How Food Insecurity Affects Communities
Hunger and malnutrition are prevalent across Latin America. 42.5 million people are unable to obtain an adequate number of calories each day and many of those who are able to meet their caloric goals are unable to meet their nutritional needs, making malnutrition almost inescapable. Between 2015 and 2017, the number of people suffering from undernourishment grew by 600,000, likely due to prolonged drought and flooding, which has made it difficult for farmers and their families to grow food.
Despite the prominence of food insecurity in Central America, women, children, rural families, and indigenous communities disproportionately experience the stress of inadequate nutrition due to poverty. These vulnerable communities largely depend on farming to provide for their families; 43% of indigenous Central Americans are twice as likely to live in poverty, and women in Central America are largely relegated to informal employment, where they lack a secure income. Indigenous populations and rural farming families are instrumental in developing sustainable agriculture practices that enrich Latin America’s trade economy while sustaining their own families. When large-scale agricultural companies cut family farmers out of the markets, or when unpredictable weather patterns destroy harvests, these small farmers have little to fall back on.
Malnutrition creates myriad problems in Central America ranging from stunting to migration. 22% of Honduran children under the age of 5 currently suffer from stunting, a condition resulting from poor nutrition from an early age that inhibits physical growth and reduces cognition. Children from rural and Indigenous communities experience stunting 50% more than children from urban areas. In some communities with access to processed foods, the inability to secure fresh, nutritious food often results in overconsumption of low-quality, sugary foods that lead to juvenile obesity. Children who suffer from obesity are more likely to experience diabetes, hypertension, and heart disease. The inability to feed or care for their children is a major stress on parents – one that causes many to migrate. Small farmers along the Dry Corridor, a section of land running from Mexico to Panama suffering from extreme drought, have few choices when crops fail and their families go hungry.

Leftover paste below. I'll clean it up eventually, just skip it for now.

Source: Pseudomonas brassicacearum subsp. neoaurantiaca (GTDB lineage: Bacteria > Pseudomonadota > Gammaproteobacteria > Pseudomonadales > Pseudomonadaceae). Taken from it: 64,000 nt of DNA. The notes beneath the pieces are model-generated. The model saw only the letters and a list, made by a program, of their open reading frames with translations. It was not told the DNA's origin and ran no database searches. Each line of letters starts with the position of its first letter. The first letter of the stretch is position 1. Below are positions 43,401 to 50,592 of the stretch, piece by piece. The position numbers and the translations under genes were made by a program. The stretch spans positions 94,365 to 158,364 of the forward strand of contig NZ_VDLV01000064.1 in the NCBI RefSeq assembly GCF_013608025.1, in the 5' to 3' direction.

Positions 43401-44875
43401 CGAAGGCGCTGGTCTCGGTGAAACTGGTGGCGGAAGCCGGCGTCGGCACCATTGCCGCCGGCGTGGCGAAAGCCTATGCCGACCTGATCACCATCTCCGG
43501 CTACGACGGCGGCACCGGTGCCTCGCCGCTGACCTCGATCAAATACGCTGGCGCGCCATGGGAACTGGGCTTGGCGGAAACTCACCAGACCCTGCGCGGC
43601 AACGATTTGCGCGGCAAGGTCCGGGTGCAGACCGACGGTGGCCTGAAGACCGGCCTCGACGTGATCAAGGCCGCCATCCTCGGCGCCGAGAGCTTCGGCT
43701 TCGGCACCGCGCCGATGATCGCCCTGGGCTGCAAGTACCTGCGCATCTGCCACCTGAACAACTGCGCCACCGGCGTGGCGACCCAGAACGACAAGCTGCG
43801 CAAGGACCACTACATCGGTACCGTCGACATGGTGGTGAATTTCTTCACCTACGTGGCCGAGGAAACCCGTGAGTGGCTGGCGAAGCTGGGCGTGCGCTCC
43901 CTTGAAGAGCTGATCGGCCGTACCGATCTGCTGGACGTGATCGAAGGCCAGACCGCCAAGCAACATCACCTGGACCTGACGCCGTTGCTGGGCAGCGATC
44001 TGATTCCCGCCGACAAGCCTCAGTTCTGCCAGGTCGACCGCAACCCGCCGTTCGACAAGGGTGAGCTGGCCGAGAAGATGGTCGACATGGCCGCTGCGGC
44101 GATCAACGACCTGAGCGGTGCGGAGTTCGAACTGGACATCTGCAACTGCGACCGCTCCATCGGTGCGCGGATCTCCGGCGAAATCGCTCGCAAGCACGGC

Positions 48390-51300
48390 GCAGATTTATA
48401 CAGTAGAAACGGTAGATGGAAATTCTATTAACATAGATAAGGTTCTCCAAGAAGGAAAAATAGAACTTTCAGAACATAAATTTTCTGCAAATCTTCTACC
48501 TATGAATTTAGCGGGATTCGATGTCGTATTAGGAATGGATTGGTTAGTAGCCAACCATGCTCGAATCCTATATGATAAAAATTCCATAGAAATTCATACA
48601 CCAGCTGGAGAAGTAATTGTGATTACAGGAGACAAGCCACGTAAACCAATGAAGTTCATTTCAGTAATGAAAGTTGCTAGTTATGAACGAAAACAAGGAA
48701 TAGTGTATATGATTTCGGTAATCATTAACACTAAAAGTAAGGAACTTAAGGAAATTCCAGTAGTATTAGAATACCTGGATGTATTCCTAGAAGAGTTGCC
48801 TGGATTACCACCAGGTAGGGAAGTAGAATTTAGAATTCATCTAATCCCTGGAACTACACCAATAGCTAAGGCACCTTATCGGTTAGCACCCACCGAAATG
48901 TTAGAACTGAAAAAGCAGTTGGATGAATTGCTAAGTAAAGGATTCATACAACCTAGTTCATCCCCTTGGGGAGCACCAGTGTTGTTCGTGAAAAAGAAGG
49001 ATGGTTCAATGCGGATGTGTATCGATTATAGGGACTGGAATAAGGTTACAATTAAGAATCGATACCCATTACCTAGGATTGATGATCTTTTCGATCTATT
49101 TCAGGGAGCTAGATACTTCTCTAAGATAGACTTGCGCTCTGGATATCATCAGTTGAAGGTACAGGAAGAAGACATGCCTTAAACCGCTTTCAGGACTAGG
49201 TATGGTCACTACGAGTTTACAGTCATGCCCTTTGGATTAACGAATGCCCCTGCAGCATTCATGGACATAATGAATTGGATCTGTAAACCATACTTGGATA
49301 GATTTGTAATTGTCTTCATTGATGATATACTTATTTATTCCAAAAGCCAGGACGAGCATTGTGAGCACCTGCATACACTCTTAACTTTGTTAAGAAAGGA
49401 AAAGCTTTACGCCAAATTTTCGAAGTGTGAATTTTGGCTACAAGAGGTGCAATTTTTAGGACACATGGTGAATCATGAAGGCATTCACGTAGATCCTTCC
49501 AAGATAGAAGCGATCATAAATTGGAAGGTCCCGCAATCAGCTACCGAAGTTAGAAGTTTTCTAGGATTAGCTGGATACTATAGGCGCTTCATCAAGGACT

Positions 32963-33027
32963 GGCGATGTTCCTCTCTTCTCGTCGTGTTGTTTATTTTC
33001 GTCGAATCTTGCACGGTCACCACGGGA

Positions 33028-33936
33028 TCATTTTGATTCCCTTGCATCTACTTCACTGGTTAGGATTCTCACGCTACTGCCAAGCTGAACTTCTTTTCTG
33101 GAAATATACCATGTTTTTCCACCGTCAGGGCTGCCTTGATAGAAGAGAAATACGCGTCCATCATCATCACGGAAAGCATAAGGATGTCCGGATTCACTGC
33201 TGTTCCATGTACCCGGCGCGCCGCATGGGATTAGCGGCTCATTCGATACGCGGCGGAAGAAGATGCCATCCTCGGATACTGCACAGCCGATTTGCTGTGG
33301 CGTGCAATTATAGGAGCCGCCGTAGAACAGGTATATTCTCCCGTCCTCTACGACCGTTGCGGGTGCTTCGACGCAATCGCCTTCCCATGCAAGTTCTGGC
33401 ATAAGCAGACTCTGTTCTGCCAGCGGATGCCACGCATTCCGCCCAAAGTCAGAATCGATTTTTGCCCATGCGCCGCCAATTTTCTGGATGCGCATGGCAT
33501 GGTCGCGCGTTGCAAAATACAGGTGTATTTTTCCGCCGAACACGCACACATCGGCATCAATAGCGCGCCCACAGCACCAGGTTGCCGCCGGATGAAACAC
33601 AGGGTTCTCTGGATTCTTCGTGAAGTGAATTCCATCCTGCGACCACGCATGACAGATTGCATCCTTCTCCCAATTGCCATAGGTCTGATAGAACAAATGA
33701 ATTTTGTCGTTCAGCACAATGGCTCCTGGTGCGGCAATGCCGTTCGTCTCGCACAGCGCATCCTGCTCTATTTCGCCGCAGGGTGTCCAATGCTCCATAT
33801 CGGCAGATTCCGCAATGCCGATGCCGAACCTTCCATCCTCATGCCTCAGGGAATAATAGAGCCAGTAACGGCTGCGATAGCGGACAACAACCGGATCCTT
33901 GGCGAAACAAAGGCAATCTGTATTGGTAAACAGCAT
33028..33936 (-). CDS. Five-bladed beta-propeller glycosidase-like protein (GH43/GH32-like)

How Our Partners Address Food Insecurity
Our partners in El Salvador and Honduras are improving food security in their communities through innovative sustainable farming programs and grassroots organizing. The Mangrove Association works to teach small farmers how to adapt their farming practices to be more resilient against erratic weather, ensuring that they create sustainable yields for their families. Small farmer cooperatives and micro-finance associations are working together to create a rural economy that equitably supports communities through the network Red COMAL. Red COMAL’s farmers practice agroecology, respecting natural processes and optimizing resources to protect the longevity and viability of the farmland they depend on.
You can help our partners improve food security in their communities by donating to EcoViva today.